The Spanish government has presented to parliament the country’s most austere budget since the Franco dictatorship.
Another round of cuts worth 27 billion euros is aimed at reducing Spain’s huge debt, and follows other austerity measures that have already sparked street protests.
The Budget Minister Cristobal Montoro said there was no other option. The government is trying to cut the annual deficit progressively, under the watchful eye of often sceptical investors.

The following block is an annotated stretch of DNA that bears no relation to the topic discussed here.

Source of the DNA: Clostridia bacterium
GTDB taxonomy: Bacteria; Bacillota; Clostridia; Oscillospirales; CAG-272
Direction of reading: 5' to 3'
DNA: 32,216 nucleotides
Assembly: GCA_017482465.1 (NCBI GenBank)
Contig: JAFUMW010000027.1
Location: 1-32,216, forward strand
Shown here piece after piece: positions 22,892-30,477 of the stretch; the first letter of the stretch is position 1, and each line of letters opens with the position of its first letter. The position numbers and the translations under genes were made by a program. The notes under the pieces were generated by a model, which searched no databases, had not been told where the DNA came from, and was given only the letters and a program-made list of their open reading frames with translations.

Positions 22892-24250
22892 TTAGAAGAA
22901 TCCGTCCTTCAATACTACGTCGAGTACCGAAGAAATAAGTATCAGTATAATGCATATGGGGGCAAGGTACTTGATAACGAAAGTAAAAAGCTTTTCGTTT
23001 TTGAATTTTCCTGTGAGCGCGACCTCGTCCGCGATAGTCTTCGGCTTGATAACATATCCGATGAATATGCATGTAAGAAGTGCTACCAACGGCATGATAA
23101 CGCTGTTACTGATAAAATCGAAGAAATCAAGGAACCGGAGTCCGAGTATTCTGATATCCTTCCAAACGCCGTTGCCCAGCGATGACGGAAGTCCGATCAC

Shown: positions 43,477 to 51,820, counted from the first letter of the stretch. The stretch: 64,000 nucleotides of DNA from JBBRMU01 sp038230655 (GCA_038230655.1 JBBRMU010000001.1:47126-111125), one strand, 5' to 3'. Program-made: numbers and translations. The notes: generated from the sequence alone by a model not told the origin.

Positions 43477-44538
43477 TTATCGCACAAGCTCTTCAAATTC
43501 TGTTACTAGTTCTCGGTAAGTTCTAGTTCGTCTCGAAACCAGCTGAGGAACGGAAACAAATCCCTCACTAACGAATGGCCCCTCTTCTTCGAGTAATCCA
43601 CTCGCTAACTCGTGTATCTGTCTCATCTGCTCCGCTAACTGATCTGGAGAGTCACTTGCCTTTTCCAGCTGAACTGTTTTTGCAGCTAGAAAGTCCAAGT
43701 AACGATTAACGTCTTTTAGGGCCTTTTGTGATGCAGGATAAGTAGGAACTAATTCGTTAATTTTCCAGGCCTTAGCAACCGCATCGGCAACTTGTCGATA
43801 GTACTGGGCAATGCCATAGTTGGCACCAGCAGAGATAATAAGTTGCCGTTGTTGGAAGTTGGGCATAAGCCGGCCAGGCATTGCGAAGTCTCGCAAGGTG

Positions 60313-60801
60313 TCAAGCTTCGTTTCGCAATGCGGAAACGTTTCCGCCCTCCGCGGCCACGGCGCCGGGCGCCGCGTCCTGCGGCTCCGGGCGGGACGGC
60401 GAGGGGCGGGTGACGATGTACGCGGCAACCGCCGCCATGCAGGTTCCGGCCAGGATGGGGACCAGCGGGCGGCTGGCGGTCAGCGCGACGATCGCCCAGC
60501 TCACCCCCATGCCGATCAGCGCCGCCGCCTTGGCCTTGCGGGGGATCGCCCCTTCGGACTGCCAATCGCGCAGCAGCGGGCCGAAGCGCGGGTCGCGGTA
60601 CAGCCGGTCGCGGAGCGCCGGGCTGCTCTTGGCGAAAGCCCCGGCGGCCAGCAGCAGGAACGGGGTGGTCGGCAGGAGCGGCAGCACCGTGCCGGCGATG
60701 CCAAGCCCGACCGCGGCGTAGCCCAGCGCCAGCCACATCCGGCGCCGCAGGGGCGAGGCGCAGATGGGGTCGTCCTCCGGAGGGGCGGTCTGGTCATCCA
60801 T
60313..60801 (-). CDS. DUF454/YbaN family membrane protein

“The situation is difficult, very complicated and the government is aware of that, so that is why we are taking those decisions to overcome this grave situation”, said Prime Minister Mariano Rajoy.
Concerns over Spain’s ability to control the deficit have had a negative impact on the markets and pushed up the country’s borrowing rates, aggravating the debt problem.
The fact that Spain has tipped back into recession only makes matters worse, as income from taxes is likely to fall, with expenses for welfare set to rise.